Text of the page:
But what if we can still bring ourselves to believe that ‘architecture’ still exists as an independent entity? If so, we could continue to follow this entity through its historically situated phases: historicism, modernism, post-modernism, back to modernism, but add at the end ‘new traditionalism’. Such an historical development transcends political difference.

Looking at things in this way allows us to recognise that many people may agree with Prince Charles on architecture while remaining supporters of a progressive social democracy. It allows us to recognise that it is possible to prefer ‘traditional’ architecture to ‘modernist’ on aesthetic grounds, not political ones. To be sure, ‘aesthetic’ here is not a simple concept, and the aesthetics of new traditionalism invokes of necessity the associations that buildings have and an awareness of history. Conversely, the aesthetics of modernism is ahistorical, and concerned primarily with abstract form, materials and function. But also novelty.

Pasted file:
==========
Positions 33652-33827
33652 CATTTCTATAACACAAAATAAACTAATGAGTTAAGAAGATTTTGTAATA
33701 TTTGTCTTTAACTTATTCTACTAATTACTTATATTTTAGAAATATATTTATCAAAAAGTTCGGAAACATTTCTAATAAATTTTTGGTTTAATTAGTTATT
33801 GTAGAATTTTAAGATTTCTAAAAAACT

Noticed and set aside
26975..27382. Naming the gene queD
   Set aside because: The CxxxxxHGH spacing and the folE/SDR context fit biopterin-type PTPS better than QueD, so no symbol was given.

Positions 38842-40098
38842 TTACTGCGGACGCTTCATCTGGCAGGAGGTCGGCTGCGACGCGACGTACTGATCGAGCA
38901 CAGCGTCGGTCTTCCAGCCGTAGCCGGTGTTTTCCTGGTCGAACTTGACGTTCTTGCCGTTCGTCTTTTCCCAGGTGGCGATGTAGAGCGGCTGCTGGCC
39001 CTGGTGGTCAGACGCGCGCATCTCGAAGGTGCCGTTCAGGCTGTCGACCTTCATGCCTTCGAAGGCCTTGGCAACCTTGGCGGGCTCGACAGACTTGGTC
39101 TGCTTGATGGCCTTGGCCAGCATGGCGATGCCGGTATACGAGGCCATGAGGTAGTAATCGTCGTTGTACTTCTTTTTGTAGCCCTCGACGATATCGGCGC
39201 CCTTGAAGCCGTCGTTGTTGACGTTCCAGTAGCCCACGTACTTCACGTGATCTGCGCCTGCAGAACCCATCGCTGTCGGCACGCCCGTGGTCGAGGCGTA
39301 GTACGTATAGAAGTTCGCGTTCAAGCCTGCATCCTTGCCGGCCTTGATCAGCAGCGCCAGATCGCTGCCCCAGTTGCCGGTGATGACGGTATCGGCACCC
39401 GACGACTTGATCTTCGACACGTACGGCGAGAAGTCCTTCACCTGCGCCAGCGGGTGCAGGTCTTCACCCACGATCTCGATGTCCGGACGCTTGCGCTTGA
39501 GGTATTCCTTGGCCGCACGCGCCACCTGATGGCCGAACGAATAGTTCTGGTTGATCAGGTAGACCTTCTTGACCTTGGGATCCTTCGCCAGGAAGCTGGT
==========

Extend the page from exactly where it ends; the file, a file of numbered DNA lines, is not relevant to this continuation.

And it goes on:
Novelty is important here. The theory of new traditionalism, like that of Baroque artsts, insists on novelty within the boundaries set by tradition. For modernism, novelty is open ended; anything is potentially a modernist form, which is its fatal flaw. One could frame this is much wider terms. We could argue that we all need novelty, but that modernism’s novelty is of the Muskian ‘lets go to Mars because we have wrecked earth’ kind, whereas new traditionalism’s novelty is of the ‘we have a finite world and must innovate within its limits’ kind.

Perhaps, pace Bevan, it is not that  ‘the traditionalist lunatics have succeeded in taking over the asylum’, but that they are the only ones who recognise that it is an asylum.

[1] Robert Bevan, ‘The ugly pursuit of beauty: how traditional architecture has become a battleground for right-wing politicians’,